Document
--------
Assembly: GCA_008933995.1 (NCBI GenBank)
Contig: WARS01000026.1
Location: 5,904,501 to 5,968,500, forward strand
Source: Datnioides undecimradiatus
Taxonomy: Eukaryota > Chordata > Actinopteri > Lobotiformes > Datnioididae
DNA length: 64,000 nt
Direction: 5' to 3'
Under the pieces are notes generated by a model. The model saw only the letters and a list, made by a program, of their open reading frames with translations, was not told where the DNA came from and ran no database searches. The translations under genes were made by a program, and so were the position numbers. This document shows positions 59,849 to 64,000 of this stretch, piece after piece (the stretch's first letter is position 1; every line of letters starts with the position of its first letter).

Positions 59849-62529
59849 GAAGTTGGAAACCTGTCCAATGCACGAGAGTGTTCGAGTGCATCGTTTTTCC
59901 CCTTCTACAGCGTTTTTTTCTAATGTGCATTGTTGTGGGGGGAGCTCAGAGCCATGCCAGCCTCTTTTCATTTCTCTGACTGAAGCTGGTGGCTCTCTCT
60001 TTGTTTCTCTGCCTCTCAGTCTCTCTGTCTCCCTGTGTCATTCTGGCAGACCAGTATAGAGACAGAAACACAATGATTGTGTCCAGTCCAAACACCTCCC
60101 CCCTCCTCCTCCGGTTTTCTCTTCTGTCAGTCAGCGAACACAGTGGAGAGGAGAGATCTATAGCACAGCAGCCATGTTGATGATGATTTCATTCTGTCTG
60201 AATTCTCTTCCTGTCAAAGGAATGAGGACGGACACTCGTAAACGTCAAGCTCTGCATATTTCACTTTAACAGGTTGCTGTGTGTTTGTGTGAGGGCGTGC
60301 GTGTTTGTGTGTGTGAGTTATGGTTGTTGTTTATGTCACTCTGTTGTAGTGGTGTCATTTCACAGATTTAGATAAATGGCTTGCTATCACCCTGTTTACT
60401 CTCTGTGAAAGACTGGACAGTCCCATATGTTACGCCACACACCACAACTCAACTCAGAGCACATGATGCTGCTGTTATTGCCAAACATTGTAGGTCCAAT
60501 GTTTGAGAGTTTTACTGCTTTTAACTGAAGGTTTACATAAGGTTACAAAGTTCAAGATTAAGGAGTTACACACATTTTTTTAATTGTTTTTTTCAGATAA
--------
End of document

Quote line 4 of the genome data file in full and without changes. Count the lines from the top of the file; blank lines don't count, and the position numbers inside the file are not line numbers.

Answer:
Source: Datnioides undecimradiatus